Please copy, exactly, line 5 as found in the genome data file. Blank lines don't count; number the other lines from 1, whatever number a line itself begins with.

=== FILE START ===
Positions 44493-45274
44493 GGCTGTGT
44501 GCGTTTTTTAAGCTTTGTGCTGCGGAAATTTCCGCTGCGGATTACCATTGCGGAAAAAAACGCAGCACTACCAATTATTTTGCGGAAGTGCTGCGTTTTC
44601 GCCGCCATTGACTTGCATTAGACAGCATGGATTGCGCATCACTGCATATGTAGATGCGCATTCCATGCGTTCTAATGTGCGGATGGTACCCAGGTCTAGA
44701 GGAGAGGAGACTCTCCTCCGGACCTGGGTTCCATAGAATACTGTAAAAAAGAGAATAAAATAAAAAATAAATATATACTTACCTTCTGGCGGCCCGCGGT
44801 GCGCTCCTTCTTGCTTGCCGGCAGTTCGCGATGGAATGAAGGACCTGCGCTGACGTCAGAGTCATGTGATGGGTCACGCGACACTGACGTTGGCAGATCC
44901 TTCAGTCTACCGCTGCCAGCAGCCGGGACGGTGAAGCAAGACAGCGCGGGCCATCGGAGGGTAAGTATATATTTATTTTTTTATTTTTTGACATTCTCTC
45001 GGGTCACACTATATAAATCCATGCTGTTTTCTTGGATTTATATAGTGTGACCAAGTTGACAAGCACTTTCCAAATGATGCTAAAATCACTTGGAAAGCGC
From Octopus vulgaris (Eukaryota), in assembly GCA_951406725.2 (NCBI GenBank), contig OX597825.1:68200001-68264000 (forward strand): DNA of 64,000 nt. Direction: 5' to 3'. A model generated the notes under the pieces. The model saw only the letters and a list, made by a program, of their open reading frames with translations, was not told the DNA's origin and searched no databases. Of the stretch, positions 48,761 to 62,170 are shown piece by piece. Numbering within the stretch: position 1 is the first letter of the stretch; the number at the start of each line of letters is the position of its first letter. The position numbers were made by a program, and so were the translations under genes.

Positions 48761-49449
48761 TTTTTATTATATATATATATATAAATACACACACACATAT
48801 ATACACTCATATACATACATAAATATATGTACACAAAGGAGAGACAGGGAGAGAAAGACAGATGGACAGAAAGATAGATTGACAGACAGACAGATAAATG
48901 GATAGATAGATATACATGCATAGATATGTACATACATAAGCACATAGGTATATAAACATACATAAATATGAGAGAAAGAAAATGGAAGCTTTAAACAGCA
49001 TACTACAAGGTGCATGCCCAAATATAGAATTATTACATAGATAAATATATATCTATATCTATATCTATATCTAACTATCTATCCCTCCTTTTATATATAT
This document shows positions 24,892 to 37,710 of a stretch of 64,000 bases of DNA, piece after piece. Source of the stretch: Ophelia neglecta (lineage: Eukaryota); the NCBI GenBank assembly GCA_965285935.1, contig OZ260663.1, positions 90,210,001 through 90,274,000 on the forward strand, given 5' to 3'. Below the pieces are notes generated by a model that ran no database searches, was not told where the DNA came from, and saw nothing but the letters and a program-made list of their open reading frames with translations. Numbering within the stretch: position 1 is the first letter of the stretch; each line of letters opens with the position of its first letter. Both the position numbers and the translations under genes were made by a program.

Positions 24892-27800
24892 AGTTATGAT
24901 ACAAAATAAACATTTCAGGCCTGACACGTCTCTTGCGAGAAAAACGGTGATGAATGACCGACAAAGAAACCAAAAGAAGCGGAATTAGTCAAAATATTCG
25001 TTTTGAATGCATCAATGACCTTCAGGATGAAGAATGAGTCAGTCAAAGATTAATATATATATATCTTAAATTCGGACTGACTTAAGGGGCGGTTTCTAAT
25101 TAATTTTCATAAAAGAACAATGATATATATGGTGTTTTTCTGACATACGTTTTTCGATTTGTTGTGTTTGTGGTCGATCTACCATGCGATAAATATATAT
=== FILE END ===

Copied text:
44701 GGAGAGGAGACTCTCCTCCGGACCTGGGTTCCATAGAATACTGTAAAAAAGAGAATAAAATAAAAAATAAATATATACTTACCTTCTGGCGGCCCGCGGT